Client Files Cannot be Held Hostage in a Fee Dispute

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ByLawReader Senior Editor Stan Billingsley
Editor’s Note: This article is one of a series that LawReader.com has agreed to provide for Lawyers Mutual’s newsletter as a bar service. LawReader.com provides Internet legal research service specializing in Kentucky law. For more about LawReader go to www.LawReader.com.

We often learn of fee disputes when a lawyer righteously believes that a client’s file may be withheld until fees are paid. As reasonable as that may seem, it is expressly forbidden in the 2009 Kentucky Rules of Professional Conduct. Comment (10) to Rule 1.16 provides:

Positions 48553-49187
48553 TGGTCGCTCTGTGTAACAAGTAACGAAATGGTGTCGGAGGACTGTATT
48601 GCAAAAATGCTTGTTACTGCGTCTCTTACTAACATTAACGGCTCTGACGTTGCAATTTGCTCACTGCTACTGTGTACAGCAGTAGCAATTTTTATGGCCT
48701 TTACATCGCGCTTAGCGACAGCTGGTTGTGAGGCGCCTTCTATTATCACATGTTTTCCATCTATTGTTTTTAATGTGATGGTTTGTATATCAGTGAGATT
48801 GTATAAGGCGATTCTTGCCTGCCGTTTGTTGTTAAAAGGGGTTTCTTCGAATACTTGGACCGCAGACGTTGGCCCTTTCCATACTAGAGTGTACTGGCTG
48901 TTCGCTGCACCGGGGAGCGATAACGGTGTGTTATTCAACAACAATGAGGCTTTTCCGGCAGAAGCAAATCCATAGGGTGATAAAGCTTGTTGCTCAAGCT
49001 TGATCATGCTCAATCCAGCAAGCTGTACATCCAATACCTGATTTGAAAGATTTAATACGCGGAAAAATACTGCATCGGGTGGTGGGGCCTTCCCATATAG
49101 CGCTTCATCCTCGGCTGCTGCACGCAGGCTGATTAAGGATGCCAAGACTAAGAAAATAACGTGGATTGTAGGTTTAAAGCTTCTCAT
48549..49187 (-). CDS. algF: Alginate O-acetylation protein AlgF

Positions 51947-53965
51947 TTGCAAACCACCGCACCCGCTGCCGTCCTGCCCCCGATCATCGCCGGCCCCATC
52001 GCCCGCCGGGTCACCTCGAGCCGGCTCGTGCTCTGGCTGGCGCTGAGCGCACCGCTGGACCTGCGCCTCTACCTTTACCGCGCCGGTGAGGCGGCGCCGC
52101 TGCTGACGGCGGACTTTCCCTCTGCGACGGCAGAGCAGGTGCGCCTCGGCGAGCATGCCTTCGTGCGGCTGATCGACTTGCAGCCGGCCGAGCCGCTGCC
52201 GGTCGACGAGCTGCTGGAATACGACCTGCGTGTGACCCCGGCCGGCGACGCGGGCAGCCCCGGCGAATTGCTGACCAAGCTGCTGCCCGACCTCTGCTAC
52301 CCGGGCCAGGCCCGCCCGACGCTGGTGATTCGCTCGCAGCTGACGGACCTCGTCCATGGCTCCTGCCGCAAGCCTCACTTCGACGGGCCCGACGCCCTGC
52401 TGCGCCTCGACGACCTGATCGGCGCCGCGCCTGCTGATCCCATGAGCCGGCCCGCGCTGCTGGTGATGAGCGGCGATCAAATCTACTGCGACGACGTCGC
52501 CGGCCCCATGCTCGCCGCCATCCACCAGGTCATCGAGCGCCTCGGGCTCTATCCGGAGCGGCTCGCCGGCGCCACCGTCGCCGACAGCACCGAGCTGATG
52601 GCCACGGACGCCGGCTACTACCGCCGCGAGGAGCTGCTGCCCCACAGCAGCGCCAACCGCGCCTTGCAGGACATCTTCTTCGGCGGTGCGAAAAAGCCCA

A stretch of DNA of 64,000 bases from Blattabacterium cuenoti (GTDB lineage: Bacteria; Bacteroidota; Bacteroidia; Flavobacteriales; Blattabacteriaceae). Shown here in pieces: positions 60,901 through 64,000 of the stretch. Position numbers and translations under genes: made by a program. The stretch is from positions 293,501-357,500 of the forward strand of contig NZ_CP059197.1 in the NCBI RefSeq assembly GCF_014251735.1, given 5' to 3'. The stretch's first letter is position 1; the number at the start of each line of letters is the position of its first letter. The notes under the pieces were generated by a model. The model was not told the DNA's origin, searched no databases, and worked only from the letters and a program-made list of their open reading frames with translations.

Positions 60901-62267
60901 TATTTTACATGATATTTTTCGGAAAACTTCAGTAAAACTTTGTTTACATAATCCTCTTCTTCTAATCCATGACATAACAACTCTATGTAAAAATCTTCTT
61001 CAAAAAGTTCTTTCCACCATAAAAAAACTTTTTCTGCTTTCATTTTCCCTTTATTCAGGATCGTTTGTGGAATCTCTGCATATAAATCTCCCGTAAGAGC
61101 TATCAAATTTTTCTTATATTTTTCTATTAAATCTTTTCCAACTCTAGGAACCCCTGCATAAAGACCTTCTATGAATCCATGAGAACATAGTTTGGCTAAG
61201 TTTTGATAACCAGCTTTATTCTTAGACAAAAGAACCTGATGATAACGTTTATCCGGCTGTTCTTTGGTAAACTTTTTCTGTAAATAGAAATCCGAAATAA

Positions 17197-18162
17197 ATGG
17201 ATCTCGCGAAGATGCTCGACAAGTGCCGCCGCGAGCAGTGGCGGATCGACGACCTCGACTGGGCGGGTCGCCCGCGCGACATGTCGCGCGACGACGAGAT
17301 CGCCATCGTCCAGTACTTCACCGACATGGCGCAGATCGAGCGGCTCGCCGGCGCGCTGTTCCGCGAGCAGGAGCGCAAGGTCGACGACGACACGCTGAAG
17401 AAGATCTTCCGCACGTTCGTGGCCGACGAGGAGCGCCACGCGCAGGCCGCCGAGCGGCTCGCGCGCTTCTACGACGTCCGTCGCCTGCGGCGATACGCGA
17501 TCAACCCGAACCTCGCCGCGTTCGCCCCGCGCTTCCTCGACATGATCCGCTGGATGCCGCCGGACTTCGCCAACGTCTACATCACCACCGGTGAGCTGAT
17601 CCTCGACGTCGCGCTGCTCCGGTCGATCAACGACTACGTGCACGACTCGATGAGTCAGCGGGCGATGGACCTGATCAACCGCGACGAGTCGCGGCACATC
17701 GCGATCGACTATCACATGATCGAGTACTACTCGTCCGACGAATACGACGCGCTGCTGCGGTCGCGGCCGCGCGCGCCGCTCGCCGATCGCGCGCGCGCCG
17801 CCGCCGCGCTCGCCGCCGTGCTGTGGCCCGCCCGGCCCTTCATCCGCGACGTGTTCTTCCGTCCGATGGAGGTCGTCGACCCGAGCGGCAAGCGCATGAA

The lawyer may not condition return of the client’s file, papers, and property upon payment of a fee. KRS 376.460 gives a lawyer the right to have payment of fees secured by a judgment the client recovers as a result of the lawyer’s efforts. However, a lawyer may withhold uncompensated work product from the client’s returned files (e.g., draft of pleadings, agreements and the like), unless the client’s interests will be substantially prejudiced without the uncompensated work product. Documents or other relevant evidence, the original or its equivalent that may be required for trial preparation or as evidence for trial or in other legal proceedings, must be surrendered in their original form. See Rule 1.15 for guidance on resolving disputed claims for client funds.